Menu

Tuesday, April 10, 2018

Avoiding Burnout

submitted by Peg Balachowski, Associate Dean of Teaching and Learning at Everett Community College

I know it’s only week 2 of the quarter at our college, but somehow Spring Quarter is when most faculty seem to get that “burned out” feeling. In the Pacific Northwest, the spring can be wet, dark, and kind of gloomy, perhaps contributing to that feeling. There are other contributing factors as well, including the increased workload that comes with campus initiatives, new projects that we’re adding to a class, the increased number of young students in our classes who may feel a certain entitlement and who, as I recently heard from an administrator, demand our immediate attention both in the classroom AND online. Nothing like being on-call 24 hours a day!woman head down on crumpled papers next to notebooks and pens

One of my favorite educational bloggers, David Gooblar (writing in the Chronicle of Higher Education), writes: “ a 2014 study of depression, stress, and anxiety among non-tenure-track faculty in the United States discovered something strange: Among the faculty surveyed — in both part-time and full-time positions — the more committed they were to their institutions, the more likely they were to experience high levels of workplace stress, and to experience depression, anxiety, and stress more generally.”

Not great news, especially as faculty at most colleges are always being asked to do more.  Are there ways to avoid burnout (or to deal with it if you are feeling it already)? Gooblar offers 4 tips:

  1. Take time off, if only for an evening.
  2. Remember that your job is a job — even if you love it. 
  3. Find ways to say no.
  4. Choose sleep over extra class-prep time. 

You may read these tips and think, “I’ve got grading! I have committee meetings! I have to prep for tomorrow’s class!” Yes, all that’s true, and we are not recommending that you abandon all those responsibilities in favor of extra sleep or taking EVERY evening off. Remember that your college has resources, and Gooblar reminds us, “don’t be afraid to ask for help. You’ve got friends, family, and colleagues who can help. If you’re feeling stressed and emotionally exhausted, it’s for good reason — most likely you care about your job and believe in the importance of doing it well. But there’s no benefit to running yourself into the ground. Let people around you know when you’re feeling low, and offer words of understanding and support when you see colleagues struggling to balance it all. If you worry that you’re burning out, you can safely assume that others around you are, too. Share your burden and it will start to feel lighter.”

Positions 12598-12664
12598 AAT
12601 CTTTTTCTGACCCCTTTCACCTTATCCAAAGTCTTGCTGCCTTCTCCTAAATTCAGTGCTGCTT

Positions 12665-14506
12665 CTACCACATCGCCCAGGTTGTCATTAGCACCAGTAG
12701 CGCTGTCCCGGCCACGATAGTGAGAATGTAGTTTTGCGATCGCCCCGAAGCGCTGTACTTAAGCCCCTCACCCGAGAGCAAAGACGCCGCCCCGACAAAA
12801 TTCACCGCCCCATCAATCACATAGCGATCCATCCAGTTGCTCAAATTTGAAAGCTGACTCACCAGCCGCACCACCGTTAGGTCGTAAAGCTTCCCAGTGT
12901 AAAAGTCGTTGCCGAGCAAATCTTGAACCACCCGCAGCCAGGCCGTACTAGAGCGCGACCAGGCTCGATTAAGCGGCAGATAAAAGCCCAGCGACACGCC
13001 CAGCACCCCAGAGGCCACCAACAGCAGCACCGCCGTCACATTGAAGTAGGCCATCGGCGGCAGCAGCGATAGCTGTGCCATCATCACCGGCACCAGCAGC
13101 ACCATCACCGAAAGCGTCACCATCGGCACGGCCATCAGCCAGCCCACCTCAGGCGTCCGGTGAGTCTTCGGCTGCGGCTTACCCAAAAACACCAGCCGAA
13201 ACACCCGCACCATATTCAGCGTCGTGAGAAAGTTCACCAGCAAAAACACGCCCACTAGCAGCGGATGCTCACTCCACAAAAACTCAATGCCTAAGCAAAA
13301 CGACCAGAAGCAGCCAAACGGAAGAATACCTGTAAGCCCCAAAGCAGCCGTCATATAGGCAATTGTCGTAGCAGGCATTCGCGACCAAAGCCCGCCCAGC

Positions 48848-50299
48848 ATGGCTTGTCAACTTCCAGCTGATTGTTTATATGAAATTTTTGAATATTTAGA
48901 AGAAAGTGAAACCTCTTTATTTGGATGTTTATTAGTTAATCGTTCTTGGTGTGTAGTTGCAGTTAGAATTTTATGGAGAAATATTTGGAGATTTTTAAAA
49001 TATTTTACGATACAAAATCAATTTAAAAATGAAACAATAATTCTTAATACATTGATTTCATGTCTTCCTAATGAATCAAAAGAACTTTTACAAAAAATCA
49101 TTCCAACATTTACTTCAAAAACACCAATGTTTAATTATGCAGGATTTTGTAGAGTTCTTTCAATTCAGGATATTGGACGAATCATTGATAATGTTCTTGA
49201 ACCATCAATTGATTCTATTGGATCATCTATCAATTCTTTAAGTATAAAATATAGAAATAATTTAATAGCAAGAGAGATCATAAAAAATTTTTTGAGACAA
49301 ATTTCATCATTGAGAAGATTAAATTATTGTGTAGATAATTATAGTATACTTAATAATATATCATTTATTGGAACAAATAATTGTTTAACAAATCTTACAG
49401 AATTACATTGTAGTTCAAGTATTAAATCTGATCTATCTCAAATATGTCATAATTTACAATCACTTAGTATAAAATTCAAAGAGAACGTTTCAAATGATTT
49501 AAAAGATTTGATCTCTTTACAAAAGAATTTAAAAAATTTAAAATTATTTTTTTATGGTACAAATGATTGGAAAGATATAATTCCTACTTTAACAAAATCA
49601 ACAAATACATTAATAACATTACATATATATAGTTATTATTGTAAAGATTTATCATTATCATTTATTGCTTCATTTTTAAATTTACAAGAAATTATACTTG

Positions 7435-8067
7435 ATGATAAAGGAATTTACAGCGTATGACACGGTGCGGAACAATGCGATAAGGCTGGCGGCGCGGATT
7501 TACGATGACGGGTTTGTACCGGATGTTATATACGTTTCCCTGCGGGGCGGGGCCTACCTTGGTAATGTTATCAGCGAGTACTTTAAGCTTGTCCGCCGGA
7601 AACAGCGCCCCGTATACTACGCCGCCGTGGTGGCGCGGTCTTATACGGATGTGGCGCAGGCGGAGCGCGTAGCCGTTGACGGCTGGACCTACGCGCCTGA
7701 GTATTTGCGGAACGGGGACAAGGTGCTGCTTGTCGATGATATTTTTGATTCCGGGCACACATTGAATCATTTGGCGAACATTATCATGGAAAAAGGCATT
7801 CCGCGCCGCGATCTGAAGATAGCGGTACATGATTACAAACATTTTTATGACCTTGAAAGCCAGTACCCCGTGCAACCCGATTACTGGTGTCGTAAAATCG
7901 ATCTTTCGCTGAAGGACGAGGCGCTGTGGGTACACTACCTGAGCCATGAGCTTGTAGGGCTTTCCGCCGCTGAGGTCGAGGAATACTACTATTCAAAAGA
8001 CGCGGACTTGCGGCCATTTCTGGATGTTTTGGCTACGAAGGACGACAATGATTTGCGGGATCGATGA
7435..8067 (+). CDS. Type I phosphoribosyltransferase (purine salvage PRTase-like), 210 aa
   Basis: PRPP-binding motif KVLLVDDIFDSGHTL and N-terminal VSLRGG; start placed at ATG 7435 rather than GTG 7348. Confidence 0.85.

I encourage you to take several minutes to read the entire article in the Chronicle. Choose one of the 4 tips recommended by Gooblar and see how it works.  Be sure to close your eyes and breathe; move away from your desk (and that pile of papers to grade) for a few minutes; as the weather improves start taking a 10-minute walk across your campus at least once a day. And encourage your students to do the same. It’s likely they are feeling some burnout as well.

No comments:

Post a Comment